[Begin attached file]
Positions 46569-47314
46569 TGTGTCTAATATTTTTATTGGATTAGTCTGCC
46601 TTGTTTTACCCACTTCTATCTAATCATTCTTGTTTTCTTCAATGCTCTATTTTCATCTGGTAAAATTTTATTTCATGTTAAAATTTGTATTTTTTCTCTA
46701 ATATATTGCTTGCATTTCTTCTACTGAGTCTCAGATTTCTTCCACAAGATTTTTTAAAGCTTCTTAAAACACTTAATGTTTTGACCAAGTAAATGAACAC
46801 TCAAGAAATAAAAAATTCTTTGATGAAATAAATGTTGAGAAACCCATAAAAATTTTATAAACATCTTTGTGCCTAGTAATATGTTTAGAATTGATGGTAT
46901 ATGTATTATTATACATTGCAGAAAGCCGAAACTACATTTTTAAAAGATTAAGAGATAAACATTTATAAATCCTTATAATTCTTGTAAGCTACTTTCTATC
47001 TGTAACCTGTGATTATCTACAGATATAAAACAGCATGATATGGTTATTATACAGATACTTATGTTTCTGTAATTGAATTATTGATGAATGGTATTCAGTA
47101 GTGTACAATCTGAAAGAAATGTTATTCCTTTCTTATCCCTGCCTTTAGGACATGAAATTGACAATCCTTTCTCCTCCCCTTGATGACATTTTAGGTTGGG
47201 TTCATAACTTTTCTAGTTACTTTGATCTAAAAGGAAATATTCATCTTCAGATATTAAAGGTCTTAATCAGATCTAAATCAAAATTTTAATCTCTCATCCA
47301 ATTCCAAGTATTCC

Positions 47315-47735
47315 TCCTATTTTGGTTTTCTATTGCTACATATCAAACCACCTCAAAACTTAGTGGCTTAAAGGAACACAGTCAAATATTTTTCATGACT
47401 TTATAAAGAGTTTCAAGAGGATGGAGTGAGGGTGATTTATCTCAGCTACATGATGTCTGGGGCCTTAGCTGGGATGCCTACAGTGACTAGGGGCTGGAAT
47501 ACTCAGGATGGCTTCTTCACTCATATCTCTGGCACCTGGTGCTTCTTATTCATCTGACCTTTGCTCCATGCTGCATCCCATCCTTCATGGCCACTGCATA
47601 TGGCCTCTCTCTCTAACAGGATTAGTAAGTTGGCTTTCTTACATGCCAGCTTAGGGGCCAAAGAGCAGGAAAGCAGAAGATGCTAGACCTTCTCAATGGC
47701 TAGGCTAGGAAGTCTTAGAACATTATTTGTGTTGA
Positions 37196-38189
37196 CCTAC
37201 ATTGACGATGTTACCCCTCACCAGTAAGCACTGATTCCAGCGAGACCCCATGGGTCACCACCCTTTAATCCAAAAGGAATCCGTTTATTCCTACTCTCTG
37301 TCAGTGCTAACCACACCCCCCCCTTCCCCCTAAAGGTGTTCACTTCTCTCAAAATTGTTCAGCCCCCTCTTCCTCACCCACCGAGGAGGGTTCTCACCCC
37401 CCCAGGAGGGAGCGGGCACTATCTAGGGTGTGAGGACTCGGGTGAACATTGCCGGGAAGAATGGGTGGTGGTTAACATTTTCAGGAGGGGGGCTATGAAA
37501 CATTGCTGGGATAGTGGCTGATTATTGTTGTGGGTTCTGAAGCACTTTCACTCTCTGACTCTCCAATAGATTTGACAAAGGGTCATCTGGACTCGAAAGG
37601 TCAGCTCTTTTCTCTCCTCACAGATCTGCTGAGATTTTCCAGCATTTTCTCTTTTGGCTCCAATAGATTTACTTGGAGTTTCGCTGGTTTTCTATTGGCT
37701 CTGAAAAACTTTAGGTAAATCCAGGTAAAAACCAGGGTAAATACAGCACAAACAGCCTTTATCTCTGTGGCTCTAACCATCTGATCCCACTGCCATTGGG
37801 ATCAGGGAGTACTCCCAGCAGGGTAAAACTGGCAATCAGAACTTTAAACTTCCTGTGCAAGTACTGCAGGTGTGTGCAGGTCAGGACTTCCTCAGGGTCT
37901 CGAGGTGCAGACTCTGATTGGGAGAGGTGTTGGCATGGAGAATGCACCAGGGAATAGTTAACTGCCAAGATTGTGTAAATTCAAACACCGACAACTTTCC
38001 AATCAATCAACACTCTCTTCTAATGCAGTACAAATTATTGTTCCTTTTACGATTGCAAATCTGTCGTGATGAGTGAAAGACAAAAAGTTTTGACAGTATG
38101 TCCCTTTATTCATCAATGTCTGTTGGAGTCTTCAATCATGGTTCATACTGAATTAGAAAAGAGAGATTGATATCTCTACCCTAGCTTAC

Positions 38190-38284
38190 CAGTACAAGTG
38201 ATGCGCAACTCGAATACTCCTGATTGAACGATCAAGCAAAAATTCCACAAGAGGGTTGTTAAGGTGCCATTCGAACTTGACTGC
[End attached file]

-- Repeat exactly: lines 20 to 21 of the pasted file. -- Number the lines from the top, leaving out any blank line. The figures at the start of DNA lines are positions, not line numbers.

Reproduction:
37301 TCAGTGCTAACCACACCCCCCCCTTCCCCCTAAAGGTGTTCACTTCTCTCAAAATTGTTCAGCCCCCTCTTCCTCACCCACCGAGGAGGGTTCTCACCCC
37401 CCCAGGAGGGAGCGGGCACTATCTAGGGTGTGAGGACTCGGGTGAACATTGCCGGGAAGAATGGGTGGTGGTTAACATTTTCAGGAGGGGGGCTATGAAA